Trading near 52-week lows, Apple Inc. (NASDAQ:AAPL) shares may appear “cheap” to many traders. However, the company is facing a major problem in 2013: the commoditization of its core business. Even at these levels, Apple shares could have significant downside in 2013.
The importance of the iPhone can’t be understated
At first glance, Apple Inc. (NASDAQ:AAPL) seems to be exposed to a number of different business: traditional laptops with its Macbook Pro, mp3 players with its iPod, tablets with the iPad and of course, smartphones with its iPhone.
Yet, although it seems to be involved in a number of different product lines, the simple fact is that Apple is primarily a smartphone company. Business Insider noted back in August that roughly two-thirds of Apple’s profit comes from the iPhone — the device simply overwhelms the rest of the company.
Perhaps it’s then no coincidence that Apple’s stunning drop last fall coincided with a flurry of negative reports suggesting that iPhone demand was softer than anticipated over the holiday season.
Android has finally commoditized the smartphone business
About three months before Apple Inc. (NASDAQ:AAPL) shares hit their all-time high, Samsung released the Galaxy S3. In retrospect, it was a watershed moment, as for the first time, there was a phone on the market that was arguably better than (or at least as good as) the iPhone.
But the Galaxy S3 is just the beginning, it isn’t only Samsung that Apple has to worry about. This year will bring at least half a dozen smartphones to the market that will all challenge the iPhone for supremacy.
In addition to Samsung’s follow-up to the S3 (the S4), there will also be Sony Corporation (NYSE:SNE)’s Xperia Z — a 5-inch, supercharged, waterproof Android phone. Then there’s Motorola’s rumored “Xphone,” and new flagships from HTC and LG. There might even be new entrants to the market, like China’s Huawei.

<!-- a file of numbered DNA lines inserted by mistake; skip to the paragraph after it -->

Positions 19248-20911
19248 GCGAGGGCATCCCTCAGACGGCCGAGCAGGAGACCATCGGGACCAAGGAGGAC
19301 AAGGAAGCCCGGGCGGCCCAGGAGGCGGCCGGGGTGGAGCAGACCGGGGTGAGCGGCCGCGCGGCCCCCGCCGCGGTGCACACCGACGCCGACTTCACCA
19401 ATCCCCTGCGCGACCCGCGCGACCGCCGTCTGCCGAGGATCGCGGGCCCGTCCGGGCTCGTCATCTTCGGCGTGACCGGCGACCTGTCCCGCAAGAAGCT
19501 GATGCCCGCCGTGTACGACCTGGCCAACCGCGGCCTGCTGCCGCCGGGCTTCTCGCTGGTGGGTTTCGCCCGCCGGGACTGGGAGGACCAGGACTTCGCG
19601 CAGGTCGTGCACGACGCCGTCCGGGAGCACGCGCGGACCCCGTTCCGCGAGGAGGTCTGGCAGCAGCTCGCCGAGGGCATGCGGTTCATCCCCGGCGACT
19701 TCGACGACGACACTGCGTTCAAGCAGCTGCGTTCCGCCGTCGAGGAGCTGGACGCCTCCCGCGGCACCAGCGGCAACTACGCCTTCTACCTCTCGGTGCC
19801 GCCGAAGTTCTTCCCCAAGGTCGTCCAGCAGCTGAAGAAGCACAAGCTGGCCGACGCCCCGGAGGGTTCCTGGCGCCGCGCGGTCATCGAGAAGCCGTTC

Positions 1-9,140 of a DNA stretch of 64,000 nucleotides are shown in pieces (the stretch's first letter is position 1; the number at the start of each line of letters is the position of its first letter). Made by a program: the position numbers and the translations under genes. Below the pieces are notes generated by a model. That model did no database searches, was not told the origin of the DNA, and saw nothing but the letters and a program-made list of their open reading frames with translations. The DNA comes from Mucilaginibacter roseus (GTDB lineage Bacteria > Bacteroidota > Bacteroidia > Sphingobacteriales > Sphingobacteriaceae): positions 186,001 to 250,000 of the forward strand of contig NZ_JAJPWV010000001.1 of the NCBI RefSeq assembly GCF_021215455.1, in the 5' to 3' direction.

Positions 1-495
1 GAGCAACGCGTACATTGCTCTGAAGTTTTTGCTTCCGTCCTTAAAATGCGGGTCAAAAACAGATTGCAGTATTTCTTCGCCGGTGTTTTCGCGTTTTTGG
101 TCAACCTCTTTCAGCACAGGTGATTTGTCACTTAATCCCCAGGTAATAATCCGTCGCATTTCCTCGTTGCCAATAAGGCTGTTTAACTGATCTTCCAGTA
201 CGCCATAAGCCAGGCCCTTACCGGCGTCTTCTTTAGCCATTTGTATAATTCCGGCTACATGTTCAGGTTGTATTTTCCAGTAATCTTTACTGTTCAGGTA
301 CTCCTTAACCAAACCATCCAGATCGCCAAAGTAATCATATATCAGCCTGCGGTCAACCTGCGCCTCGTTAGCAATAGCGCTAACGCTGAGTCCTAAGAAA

All of these phones will have impressive processors, great cameras and HD screens. In short, 2013 is the year in which a business that Apple once enjoyed a monopoly in (the high-end smartphone market) will fully become a commodity business.
Basic economics dictates that commodity businesses aren’t capable of generating the type of profits that Apple has enjoyed for the last two years.
Sony Corporation (NYSE:SNE) faced the same issues
Apple has often been compared to Sony. In the 1980s and into the 1990s, Sony was riding high, living off its Walkman and Trinitron TV.
Then something happened. Sony Corporation (ADR) (NYSE:SNE) stopped innovating; its products slowly became commodities. The patent on the technology in the Trinitron, for example, expired in 1996, and Sony Corporation (ADR) (NYSE:SNE) immediately met a host of competitors.
If one ignores the tech bubble of the late ’90s (a time when nearly all tech stocks rallied to unreasonable levels), Sony’s stock has largely been range-bound over the last 20 years.
Apple’s CEO Tim Cook told Brian Williams last December that he believed Sony’s problems stemmed from a lack of focus. While it may be true that Sony’s business is stretched to an excessive degree, the company had a larger problem. In the 1980s, people specifically wanted Sony TVs, stereos and tape-players; by the late 1990s, they no longer cared.